Click on then <Site Manager> A screen will appear resembling the one below:
Click for new site
Click on .
Address of remote computer
User name tends to be anonymous for public servers
Type into each box the appropriate information. The FTP Host Address is the domain name for your site. The FTP site User Name and FTP site Password is the same as the one you received when you registered for your account. Your login type will be normal (anonymous allows anybody to log onto the server so is used for public file archives).
Click on Commands, scroll down to Directory and select Change directory.
Assuming that the directory given by your host is named hostingjobsite, type this into the Change Remote Directory dialog box and click OK.
Upload your files from the folder you are currently in. You do this by selecting the files in the standard Windows way, then right-click and click Upload. If a file does not transfer, try again it should work unless your web space is filled. Upload your database to its specified directory (you may need another password from the hosting company for this) and check that the DSN has been set up.
Now is the time to test your site. Load up your web browser and type in the URL for your page. Check each page for missing images (inevitably there will be some that you forget to upload, or they have the wrong filename) and HTML
files. Most problems can be corrected by uploading the required files a second time. Once the website looks OK, try using the ASP aspects of it particularly those involving the database and external files. Minor problems will include spelling the DSN wrong in ASP pages, or trying to call the database file with its absolute path name (C://files/database/mydatabase etc. path names will all be different on the remote server). You should also make sure that any files which change are set to read/write status an example of this might be a text file that stores the number of site visitors. Finally tell others about your site and get them to look at it from different machines simultaneously any outstanding problems will soon show up.
Take note These notes describe basic site uploading, but there may be slight differences between hosting companies. Consult your uploading instructions for information on database and security topics.
Final words This book has looked at the world of Active Server Pages and has hopefully given you a good understanding of this versatile technology. You will have learned how to build web sites that can link to databases, how to secure this information and how it can be used in applications. This is only the beginning. If you enjoy using ASP there are many topics you may wish to research further that we have merely been able to skim over. Advanced web server operations, security, database programming, saving data to text files, changing your ASP pages dynamically to work on different kinds of computing devices all are interesting and challenging areas to investigate. ASP technology itself is constantly advancing. The latest version (ASP.NET) facilitates the building of extremely powerful web services and will be an important part of the Internet in years to come. Now that you have a good grounding in what makes ASP important and useful we hope that you will go forth and build your own exciting web pages. Good luck and happy web developing!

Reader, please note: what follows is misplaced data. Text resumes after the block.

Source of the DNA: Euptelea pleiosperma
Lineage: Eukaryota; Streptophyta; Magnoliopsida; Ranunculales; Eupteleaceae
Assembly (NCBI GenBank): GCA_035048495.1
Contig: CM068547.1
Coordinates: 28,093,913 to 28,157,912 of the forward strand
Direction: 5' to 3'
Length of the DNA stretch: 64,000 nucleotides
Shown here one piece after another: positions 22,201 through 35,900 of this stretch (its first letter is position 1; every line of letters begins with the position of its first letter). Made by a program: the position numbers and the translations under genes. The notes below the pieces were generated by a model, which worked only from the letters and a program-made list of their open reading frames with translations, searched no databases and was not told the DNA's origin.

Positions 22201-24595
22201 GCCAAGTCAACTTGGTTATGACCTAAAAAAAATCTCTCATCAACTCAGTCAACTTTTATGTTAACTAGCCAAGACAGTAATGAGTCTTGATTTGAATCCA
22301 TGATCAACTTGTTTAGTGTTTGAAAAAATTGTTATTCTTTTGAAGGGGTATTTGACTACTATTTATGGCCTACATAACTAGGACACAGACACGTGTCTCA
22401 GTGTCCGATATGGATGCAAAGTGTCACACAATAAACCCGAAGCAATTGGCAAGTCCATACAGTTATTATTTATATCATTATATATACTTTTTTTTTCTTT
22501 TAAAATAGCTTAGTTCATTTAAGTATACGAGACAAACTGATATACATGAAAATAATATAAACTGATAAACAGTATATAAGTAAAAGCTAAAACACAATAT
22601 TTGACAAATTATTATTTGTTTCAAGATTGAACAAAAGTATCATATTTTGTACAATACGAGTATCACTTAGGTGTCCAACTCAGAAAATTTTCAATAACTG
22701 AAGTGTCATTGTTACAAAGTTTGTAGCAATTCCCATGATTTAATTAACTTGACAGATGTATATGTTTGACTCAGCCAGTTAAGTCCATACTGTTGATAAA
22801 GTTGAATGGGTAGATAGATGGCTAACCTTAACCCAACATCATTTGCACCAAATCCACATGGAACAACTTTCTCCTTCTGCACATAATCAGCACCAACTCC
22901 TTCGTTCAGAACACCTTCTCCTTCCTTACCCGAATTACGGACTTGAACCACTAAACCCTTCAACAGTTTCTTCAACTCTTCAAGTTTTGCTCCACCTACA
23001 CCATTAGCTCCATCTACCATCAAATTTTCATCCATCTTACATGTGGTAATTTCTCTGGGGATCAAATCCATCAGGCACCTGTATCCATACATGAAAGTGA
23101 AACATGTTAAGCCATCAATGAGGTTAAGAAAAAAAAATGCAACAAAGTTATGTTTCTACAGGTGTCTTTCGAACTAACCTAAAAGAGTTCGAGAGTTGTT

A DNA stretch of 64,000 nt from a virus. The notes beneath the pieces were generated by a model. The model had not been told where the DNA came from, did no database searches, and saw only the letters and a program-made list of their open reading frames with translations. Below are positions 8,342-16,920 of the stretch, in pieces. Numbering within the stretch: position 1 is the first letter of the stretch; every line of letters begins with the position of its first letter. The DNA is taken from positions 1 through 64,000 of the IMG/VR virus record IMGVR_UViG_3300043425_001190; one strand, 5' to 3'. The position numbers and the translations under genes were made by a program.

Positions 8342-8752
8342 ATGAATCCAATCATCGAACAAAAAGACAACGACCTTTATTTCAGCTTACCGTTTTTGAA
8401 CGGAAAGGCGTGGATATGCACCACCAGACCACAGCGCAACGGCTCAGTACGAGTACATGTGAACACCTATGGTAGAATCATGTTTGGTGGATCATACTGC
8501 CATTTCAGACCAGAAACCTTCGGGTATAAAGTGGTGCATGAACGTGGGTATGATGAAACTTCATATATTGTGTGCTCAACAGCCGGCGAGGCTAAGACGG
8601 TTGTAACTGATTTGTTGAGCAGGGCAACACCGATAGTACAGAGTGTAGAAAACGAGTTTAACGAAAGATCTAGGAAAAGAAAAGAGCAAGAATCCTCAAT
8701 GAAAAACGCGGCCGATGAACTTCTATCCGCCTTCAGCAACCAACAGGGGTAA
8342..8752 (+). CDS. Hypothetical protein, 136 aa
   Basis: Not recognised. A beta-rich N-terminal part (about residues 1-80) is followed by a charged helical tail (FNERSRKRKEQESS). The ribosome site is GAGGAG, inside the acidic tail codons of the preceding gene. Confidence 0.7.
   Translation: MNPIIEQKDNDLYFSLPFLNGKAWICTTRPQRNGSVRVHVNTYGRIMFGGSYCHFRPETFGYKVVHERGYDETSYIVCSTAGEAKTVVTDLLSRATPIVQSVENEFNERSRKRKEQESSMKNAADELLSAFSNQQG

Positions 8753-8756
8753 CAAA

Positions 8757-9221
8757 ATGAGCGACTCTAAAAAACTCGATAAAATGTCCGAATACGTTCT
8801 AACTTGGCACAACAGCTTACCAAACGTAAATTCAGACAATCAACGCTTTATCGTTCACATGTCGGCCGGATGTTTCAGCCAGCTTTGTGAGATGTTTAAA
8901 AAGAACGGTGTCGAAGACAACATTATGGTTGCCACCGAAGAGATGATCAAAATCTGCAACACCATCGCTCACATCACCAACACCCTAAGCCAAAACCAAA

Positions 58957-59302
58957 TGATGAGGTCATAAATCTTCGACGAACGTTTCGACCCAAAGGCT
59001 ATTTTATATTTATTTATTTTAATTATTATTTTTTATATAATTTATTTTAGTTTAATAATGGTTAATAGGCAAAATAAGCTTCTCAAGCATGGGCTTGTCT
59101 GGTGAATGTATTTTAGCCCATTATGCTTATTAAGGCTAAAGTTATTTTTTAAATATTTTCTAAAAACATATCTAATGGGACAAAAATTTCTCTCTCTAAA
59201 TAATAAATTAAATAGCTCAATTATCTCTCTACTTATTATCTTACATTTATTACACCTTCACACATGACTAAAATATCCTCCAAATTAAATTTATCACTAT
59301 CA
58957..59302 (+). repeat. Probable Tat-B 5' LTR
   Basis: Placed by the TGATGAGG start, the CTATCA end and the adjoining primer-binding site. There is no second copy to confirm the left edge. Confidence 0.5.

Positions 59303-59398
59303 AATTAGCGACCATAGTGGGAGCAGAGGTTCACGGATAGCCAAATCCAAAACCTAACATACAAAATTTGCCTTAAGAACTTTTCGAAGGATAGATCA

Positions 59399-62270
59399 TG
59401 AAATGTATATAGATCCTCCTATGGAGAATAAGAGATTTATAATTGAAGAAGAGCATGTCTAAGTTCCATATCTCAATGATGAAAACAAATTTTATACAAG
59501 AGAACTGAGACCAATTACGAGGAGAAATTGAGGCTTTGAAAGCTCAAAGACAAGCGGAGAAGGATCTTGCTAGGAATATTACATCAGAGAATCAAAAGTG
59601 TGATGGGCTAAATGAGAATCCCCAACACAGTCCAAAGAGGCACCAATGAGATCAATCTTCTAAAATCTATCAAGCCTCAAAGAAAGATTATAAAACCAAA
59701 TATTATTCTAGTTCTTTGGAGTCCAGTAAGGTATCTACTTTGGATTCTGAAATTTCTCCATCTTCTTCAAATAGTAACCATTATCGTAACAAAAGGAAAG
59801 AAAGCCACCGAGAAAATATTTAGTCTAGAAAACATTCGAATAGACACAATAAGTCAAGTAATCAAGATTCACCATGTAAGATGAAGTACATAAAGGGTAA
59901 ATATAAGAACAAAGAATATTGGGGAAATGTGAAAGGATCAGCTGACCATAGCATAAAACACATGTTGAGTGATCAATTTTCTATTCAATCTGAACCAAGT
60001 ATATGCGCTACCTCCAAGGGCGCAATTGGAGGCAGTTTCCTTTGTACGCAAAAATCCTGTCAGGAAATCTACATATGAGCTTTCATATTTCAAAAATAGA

Using a popular web search engine, look for information on some of the topics we have discussed in this chapter, especially database programming, advanced scripting and security.
Using the information you have learnt, adapt, change and cut the code in this book to make your own ASP site. In particular, you might like to expand your database with more tables containing different information (user details, job news, administrator pages) and give different levels of access to users (i.e. the administrator can look at anything on the database, but users are limited in what they can see or change, and casual page visitors are even more restricted).
Perhaps you could add extra colour, create some neat graphics and accompanying media to add vibrancy to your site.
Appendices 1 Sample data: job description . 152 2 HTML Summary . . . . . . . . . . . 154 3 ASP summary . . . . . . . . . . . . 159 4 Answers to exercises . . . . . . . 164
1 Sample data: job description Location Job brief Surrey